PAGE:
UK firms suffer the highest number of cyber attacks in Europe in any given week, according to a new poll.
UK firms are second only to US firms when it comes to being attacked. However, British firms are far more likely to have specialised tools in place and have the fastest response times of the 600 firms polled by data analytics firm Splunk and research firm IDC.
The study also found that UK firms are increasingly targeted compared to other countries with 16 per cent of UK firms having seen a 10 – 20 per cent increase in attacks versus 12 per cent overall.
Thirty seven per cent of UK firms said they “cope comfortably” with the number of security incidents, compared with 27 per cent overall.
Earlier this month, more than 200,000 individuals in 150 countries were targeted by a cyber virus called "Wannacry" that brought down NHS services and hit companies such as O2 owner Telefonica, Nissan and Renault.
“The amount of time companies are spending on analysing and assessing incidents is a huge problem,” said Duncan Brown, associate vice president, security practice, IDC.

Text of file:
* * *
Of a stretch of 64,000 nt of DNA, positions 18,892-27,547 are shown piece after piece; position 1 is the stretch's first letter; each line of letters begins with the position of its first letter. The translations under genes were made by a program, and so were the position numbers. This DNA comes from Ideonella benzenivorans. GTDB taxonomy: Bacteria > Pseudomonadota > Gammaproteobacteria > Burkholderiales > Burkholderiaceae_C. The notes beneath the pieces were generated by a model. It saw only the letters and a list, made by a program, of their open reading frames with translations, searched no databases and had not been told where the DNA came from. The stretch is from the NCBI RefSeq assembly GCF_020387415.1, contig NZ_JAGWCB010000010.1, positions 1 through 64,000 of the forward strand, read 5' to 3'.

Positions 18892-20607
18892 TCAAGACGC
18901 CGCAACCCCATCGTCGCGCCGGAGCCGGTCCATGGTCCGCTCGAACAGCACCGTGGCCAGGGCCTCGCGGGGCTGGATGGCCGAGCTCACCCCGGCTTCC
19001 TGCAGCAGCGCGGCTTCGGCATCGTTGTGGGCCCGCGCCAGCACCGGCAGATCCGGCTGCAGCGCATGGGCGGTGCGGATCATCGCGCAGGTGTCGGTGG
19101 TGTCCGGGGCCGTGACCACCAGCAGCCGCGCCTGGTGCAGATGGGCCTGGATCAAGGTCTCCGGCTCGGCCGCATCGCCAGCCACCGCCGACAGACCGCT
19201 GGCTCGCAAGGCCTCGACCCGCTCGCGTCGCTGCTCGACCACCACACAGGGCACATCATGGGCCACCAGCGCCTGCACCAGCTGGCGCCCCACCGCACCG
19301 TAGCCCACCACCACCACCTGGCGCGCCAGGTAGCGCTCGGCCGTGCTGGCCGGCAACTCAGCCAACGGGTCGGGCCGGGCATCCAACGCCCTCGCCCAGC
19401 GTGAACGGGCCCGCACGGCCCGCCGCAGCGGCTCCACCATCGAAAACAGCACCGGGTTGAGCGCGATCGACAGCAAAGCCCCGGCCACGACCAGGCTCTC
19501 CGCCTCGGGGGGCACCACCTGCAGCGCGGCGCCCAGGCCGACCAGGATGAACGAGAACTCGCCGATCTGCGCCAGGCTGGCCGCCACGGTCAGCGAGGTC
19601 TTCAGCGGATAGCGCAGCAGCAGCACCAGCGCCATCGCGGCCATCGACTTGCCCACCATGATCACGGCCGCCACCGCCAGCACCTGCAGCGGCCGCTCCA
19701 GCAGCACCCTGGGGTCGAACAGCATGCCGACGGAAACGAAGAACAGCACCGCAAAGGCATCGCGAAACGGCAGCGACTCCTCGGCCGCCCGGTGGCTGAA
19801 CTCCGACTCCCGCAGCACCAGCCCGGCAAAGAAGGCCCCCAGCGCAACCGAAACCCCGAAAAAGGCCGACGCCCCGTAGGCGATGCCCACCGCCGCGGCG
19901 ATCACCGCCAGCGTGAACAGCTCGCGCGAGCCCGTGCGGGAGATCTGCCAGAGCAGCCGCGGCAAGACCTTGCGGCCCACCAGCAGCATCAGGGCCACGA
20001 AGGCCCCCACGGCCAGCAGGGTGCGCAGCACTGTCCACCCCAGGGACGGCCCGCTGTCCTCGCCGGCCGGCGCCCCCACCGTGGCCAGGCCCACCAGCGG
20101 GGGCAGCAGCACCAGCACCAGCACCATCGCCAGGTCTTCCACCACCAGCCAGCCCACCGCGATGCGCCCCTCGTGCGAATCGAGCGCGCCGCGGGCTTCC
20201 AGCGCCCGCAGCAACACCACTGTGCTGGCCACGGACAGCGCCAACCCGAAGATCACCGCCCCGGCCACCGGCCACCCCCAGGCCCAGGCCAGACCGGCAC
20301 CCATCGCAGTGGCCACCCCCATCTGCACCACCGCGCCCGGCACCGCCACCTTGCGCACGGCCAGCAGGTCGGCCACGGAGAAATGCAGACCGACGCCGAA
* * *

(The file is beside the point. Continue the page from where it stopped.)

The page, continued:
“The highest-paid, most skilled staff are being tied up, impacting the cost and efficiency of security operations. This is exacerbated when considered alongside the security skills shortage, which has most impact in high-value areas like incident investigation and response. Organisations must ensure that they are using their data effectively to gain key insights quickly to determine cause and minimise impact.”
“It’s time to change how we approach incident response,” said Haiyan Song, senior vice president, security markets, Splunk.
“As attacks become more advanced, frequent, and take advantage of IT complexity, we must become proactive in our approach to security – how else will we know we have been breached? As demonstrated by the swift, global spread of WannaCry, it has never been more important for organisations to proactively monitor, analyse and investigate to verify whether there are real threats, then prioritise and remediate the most critical."